This post was featured at The Financial Blogger and A Pot of Gold.

The first financial advice usually given when you want to better control your money is 'track everything you spend.' There are tips for writing it down, spreadsheets, organizing receipts, software programs, etc.

What do these methods all have in common? They are a major pain! They are tedious! They can be confusing and unappealing! Are these attributes conducive to forming a habit? No.

For those reasons, I have never been a fan of personally tracking every single thing you spend...until now. Some people with my same feelings and observations, and a lot of tech know-how, came up with a better way. It's called Mint, at mint.com. (I would like to point out here that I am not getting paid to write about this site. I genuinely think it's great and want to review it so others can get their mitts on this amazing service.) Now, where were we?

Mint is truly 'refreshing,' as they say on the site, making money management easy, fast, and--dare I say it?--fun. It's a web-based application for keeping up with your finances, making it easy to access from anywhere you have the Internet, and automatically up-to-date on all transactions (you don't have to update it yourself, hooray!). It has oodles of great features:

Free: I wouldn't have even considered it if it were otherwise.

Fast: I signed up and had a full breakdown of my expenses, my balances, where I spent where, and more in less than 3 minutes. This alone is a marvel. Beyond that, you merely log in with your email address, and in less than 30 seconds you can check your financial health. When it's that quick, you can easily check it every day...a great habit that will improve your finances immensely.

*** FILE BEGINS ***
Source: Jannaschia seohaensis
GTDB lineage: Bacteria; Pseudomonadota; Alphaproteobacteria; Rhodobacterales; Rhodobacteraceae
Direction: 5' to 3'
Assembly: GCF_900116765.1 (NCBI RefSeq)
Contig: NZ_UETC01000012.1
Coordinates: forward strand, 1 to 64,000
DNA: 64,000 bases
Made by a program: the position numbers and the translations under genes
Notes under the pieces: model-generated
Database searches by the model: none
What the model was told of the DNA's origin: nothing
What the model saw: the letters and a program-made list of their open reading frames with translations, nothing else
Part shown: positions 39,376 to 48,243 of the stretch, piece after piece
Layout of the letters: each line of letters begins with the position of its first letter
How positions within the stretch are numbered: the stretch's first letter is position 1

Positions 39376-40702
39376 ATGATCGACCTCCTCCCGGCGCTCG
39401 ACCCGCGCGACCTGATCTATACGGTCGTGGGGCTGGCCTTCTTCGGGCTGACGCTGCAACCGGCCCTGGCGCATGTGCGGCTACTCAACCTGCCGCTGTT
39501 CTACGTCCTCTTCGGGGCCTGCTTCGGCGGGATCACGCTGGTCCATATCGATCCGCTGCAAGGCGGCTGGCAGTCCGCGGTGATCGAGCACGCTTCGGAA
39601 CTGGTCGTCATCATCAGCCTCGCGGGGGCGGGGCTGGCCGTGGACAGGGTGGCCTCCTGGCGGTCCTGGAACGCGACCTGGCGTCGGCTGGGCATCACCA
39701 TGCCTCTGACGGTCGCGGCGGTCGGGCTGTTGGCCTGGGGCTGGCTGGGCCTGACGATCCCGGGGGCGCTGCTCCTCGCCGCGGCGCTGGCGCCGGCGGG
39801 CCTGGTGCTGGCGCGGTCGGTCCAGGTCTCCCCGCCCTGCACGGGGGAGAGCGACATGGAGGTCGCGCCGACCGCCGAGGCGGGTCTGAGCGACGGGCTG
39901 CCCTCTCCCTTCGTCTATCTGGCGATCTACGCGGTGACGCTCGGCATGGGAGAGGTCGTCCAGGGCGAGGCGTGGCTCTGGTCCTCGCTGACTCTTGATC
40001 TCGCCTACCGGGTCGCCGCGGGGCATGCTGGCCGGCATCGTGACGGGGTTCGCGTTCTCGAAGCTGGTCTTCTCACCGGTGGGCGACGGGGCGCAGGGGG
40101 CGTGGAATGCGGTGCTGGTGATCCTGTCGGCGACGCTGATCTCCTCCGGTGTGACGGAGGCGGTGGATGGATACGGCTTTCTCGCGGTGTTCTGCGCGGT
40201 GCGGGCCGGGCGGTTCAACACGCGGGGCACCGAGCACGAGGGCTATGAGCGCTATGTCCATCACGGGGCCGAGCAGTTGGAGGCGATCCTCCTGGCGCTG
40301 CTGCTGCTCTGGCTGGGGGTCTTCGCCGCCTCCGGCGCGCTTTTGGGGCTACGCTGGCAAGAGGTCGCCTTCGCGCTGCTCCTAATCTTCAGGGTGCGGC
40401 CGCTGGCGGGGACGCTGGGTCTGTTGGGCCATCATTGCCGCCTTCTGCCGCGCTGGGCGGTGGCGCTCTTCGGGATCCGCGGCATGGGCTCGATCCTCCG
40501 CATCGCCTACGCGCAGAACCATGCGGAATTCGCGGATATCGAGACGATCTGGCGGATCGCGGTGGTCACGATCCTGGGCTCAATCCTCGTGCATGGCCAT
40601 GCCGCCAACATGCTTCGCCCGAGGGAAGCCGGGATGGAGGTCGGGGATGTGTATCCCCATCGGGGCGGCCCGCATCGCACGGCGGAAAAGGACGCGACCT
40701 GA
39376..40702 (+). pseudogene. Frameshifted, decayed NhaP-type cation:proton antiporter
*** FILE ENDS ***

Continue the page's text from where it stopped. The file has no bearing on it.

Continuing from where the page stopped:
Easy: All I had to know was my email address, my zip code, and my account numbers and passwords for my bank(s) and credit cards. I didn't have to search around the site to figure things out either; it's easier than email.

Safe: The site is big on security and privacy, using the latest technology available, and not asking for any personal information. Their site interfaces directly with the service provider your bank or credit card company use, so those at Mint don't even see your information. You can read more about their security here.

All-knowing: Well, not really, but it puts your information together in such a way that you learn more about your finances than you thought possible in such a short amount of time. It tells you:

  • how much you have in each account.
  • how much debt you have and where it is.
  • where you spent everything you spent by check, debit or credit card (obviously, it can't track where you spend cash, but it can tell you when and where you received cash).
  • when big transactions have gone through, and when checks have cleared.
  • if something out of the ordinary has happened in any of your accounts.
  • how much you spent in different categories (for example: how much you spent last month on groceries, or how much your utilities cost for the past three months).
  • how your spending compares to others in your area, state, and the nation.
  • what your budget might look like (yes! It creates a budget for you!).
  • and oh so much more!

Truly, Mint is a brilliant site. It has a couple of drawbacks, but really only a couple. Currently, it cannot link to investment or loan accounts, but I believe that service is forthcoming. Also, the site comes up with customized ways to save money, but these usually resemble sales pitches from financial institutions. In its defense, Mint's suggestions probably would really save you money, and the site has to make a living somehow.

For the first time, I am easily and quickly tracking my spending. It has already positively impacted our family finances. Now that you know about this site, you have no more excuses for not knowing where your money has gone. But rather than feeling like a chore, it feels great!